asked the Chancellor of the Exchequer what is now the value of £1 sterling expressed in terms of the value of £1 sterling on 28th February 1974.
asked the Chancellor of the Exchequer what is the purchasing power of the £1 sterling at the latest available date, compared with 1st March 1974.
Taking the internal purchasing power of the pound as 100p in February 1974, its value in April 1975, the latest date available, is estimated to be '79p. This estimate is based on the changes in the General Index of Retail Prices.
Is the Minister aware that that really frightening answer is a direct result of 16 wasted months of Socialism? Will he tell his right hon. Friends the Chancellor of the Exchequer and the Prime Minister that their policies, if allowed to continue as they have in the last 16 months, are in danger of turning this country into a banana republic without bananas? Will he now give an assurance that the Government have decided to pluck up courage, ignore the rantings of the Tribune Group, and start fighting inflation, before that 79p becomes 50p by the end of the year?
The hon. Gentleman will be well aware of the proposals that my right hon. Friend brought forward in his last Budget for combating inflation. The hon. Gentleman will also no doubt be well aware of the extremely constructive proposals that have recently emanated from the TUC in this direction, many of them put forward by people who might have a great deal of sympathy with the objectives of the Tribune Group.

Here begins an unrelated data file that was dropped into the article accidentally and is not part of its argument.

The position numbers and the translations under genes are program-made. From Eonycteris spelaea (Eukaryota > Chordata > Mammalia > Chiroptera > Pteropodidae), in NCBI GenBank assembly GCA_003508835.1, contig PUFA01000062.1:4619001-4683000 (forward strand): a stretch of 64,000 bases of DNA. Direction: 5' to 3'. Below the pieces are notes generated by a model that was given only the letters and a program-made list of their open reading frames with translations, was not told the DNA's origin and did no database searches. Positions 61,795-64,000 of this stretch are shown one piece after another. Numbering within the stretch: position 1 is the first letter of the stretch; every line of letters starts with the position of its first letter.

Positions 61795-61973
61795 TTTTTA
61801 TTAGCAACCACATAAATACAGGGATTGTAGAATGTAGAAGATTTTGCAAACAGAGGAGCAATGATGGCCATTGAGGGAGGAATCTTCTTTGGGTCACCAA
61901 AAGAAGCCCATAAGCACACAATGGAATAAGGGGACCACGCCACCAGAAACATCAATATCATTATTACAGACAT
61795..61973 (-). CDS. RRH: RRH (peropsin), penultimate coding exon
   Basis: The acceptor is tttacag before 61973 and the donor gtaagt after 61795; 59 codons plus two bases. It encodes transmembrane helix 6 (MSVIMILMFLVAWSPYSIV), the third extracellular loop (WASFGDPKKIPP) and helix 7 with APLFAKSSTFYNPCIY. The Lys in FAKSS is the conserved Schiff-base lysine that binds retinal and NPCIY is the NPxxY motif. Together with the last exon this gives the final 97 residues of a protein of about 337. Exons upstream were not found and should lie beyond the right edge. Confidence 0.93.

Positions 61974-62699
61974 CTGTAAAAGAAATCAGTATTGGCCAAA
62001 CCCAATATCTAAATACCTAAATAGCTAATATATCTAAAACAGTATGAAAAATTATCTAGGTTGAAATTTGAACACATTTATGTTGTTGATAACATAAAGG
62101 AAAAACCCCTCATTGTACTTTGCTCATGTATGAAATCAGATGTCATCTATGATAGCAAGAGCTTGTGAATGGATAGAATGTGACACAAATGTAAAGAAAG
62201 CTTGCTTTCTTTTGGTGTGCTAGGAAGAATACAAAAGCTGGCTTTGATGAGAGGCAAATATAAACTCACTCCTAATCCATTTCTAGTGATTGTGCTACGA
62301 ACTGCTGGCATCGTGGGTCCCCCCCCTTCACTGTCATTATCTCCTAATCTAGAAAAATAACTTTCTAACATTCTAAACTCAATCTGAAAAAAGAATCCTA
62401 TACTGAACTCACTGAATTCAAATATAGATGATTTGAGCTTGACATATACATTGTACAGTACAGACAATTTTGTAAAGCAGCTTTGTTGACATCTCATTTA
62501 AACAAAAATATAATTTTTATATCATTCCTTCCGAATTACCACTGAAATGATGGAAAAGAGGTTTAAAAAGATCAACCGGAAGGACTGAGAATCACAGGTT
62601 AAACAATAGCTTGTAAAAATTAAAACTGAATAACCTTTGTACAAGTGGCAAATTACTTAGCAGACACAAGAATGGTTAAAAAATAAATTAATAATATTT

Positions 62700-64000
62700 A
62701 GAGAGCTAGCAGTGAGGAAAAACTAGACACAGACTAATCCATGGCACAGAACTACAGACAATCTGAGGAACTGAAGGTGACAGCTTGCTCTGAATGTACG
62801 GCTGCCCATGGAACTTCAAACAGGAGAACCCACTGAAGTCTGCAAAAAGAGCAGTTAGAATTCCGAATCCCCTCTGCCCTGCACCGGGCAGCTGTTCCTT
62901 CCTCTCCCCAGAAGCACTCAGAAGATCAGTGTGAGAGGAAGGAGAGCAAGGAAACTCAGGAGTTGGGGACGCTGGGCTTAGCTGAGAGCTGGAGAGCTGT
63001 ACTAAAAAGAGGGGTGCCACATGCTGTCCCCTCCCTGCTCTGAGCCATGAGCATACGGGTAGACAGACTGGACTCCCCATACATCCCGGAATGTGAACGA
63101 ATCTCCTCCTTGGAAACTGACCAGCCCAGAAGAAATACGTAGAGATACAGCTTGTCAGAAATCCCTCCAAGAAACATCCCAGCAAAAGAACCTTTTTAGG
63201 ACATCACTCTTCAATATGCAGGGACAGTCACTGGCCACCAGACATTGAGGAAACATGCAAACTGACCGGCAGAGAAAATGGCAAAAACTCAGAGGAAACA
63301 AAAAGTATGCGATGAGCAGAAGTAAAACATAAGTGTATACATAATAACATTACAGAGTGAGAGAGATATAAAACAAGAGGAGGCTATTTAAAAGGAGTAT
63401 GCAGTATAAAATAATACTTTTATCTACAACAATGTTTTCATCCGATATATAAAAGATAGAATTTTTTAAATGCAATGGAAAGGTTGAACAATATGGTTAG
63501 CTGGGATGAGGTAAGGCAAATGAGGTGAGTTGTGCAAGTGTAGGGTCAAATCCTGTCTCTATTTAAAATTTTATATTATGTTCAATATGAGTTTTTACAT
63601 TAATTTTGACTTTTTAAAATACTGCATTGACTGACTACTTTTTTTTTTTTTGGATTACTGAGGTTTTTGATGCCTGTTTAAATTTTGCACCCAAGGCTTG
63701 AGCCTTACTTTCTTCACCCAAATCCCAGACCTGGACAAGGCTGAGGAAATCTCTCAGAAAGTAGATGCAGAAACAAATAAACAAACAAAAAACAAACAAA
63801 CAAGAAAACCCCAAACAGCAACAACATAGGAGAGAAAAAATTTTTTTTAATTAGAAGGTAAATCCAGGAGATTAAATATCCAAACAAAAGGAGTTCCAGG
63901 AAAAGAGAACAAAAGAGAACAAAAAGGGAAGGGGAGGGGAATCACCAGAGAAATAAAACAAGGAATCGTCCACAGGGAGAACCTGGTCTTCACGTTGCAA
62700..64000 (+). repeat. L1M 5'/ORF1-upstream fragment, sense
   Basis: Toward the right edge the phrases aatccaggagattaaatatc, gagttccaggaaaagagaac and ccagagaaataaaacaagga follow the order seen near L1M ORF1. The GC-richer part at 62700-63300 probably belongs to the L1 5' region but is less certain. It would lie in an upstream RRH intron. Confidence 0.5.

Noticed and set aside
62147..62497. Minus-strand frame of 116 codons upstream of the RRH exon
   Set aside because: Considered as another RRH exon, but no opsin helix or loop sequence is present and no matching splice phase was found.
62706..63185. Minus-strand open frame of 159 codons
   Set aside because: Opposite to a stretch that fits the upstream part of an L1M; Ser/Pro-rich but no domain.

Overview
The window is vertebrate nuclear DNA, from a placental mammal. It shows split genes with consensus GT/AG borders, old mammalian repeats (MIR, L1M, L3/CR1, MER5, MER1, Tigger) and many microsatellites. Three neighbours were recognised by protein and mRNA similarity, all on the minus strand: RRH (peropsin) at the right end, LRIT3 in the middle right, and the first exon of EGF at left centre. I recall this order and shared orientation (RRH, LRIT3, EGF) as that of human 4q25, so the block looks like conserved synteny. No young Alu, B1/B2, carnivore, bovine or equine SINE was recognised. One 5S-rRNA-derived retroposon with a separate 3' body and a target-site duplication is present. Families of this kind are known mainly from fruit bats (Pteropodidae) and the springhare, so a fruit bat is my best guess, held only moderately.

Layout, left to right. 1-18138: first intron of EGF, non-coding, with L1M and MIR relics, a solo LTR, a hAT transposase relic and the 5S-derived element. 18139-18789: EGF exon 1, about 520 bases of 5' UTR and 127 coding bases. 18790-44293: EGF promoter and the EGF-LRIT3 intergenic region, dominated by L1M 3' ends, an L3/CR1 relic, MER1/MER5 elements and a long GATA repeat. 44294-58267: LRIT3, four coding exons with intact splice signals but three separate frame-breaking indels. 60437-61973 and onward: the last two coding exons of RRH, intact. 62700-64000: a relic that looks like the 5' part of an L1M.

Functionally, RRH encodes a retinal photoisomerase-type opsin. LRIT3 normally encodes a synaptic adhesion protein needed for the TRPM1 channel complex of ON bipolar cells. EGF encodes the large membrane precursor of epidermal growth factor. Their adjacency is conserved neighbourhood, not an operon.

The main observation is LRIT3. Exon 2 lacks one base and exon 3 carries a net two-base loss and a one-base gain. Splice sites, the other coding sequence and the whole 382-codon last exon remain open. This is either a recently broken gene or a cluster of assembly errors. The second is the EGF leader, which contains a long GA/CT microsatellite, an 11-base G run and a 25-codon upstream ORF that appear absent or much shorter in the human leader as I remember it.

Will my hon. Friend the Minister say how many Opposition Members have offered to exchange their £1 notes for 79p?
Will the Financial Secretary assure me that the reason why the Chancellor has not answered this Question is that the figure is really so appalling? Does he agree that to reduce the rate of inflation would involve a cut in Government expenditure, which would involve the abandonment of the Community Land Bill and, indeed, the Industry Bill?
The reason I am answering this Question is that it always falls to the junior Minister at the Treasury to answer Questions on the purchasing power of the pound, under both administrations.As for cutting public expenditure, the hon. Gentleman will be well aware of my right hon. Friend's proposals in that respect, both for this year and for next year. Therefore, I hope that, arising out of his supplementary question, the hon. Gentleman will be able to recognise the difference between public expenditure which is merely connected with the acquisition of assets and that which has an effect on demand for resources.
Has the Treasury, in contemplating the exchanges this week, been encouraged by the immediate boost given to confidence in sterling by the outcome of the referendum last week—as the electorate were deceived by being promised?
I am glad to be able to reassure the right hon. Gentleman that the exchanges today are quite stable.